In terms of enforcement the onus could be placed on the advertiser to prove in any dispute that the central message of their communication is true without recourse to further information. Central would of course be defined by visual prominence (and for television / radio, aural). Typeface, font size, volume, length of time displayed etc. As punishment a contravening advertiser would be legally obliged to deliver on their misleading central message, incentivising consumers to enforce the rule and allowing the spectre of Hoover to hover grimly over Marketing Managers’ heads whilst signing anything off.

These ideas are hardly detailed enough, but it’s surely nothing a few clever people in a room couldn’t solve. The prize after all is substantial: a realignment of our attitude to the world we live in. The transformation of The Man from hated adversary to something more like advisor.

Do I think advertising has a moral obligation to be honest? Yes. Am I naive enough to argue for that? No. But a first step would be to remove the legitimisation of open deceit that small print represents - the barefaced admission by The Man that he hates you, and therefore the invitation to hate him back.

There seems to have been a time when the general public had implicit faith in The Man. To today’s reader this seems more remote and outdated than top hats, penny farthings or even slavery. Distressingly, slaves can still be found in modern Britain. You’d be hard pressed to find a single person with blind faith that the forces of authority are acting in their best interests.

It does raise the intriguing question of whether, and how, this trust could be restored. It’s interesting that it seems to have begun to decay around the mid 20th century, parallel (coincidentally of course) to the emergence of a newly sophisticated advertising industry. It may have survived a million bullets when in the First World War those same authorities he trusted sent him to pointless death, but Joe Hoody’s faith in society has turned out to be no match for 32,000 lies a year.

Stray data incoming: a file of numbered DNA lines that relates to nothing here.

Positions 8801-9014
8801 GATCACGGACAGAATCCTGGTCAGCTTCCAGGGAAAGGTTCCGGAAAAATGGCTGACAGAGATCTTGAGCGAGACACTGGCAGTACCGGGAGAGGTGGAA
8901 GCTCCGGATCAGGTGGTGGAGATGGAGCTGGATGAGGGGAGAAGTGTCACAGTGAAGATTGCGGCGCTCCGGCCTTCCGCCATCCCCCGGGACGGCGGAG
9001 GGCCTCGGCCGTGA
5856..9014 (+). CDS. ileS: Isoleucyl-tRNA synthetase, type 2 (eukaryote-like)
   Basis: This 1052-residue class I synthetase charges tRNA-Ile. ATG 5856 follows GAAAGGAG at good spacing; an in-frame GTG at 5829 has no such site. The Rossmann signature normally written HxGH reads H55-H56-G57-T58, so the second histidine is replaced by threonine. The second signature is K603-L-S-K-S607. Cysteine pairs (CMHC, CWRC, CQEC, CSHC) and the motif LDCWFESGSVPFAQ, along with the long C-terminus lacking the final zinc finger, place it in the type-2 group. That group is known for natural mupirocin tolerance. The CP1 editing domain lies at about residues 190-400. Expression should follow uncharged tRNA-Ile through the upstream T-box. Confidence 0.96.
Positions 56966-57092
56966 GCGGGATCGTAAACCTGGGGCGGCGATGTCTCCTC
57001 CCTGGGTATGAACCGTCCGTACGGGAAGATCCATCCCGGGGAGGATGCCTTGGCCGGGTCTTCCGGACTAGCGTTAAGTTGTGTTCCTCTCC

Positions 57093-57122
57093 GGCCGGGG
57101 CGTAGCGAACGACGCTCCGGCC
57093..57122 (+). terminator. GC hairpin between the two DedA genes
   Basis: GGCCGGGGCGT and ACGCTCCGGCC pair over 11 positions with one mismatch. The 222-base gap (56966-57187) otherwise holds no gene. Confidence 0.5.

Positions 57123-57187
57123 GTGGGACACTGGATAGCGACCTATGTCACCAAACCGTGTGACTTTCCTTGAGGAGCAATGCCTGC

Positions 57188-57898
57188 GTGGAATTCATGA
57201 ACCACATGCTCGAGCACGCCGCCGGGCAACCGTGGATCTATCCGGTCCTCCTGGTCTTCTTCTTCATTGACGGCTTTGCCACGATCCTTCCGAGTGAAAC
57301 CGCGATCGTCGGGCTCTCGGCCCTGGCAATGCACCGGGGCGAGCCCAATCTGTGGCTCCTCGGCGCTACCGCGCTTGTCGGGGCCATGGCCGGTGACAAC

*When read in conjunction with another article that persuades you for example to undergo cancer screening just as a malignant storm happens to be gathering.

**When you spend £25 a month.


1Needless to say the less money you have the more the terms of this conversation are in The Man’s favour, hence the comparatively low numbers of Eton educated youths to be found riding bicycles slowly down the middle of main roads / throwing bricks through windows of disused buildings & c.

2 In fact asterisks seem to have fallen out of favour these days, replaced by a crucifix symbol, perhaps to lend an air of religious solemnity or even JC’s implied approval to proceedings.

3 Cf. The husband who argues that he hasn’t lied to his wife because she never actually asked him if he was fucking his secretary. He is resorting to a technical truth, with results I think we can all predict.

Money is the most obvious but far from the only example. Consider also time and personal information.

5 I googled this stat and I don’t care if it’s inaccurate. We all know the figure is high.

6 Equally they may choose to dispense with offers in favour of something more abstract, in which case fine. The object is simply to prevent ourselves being surrounded by lies.


Max Barron is a writer and director.

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February 19, 2011 / Features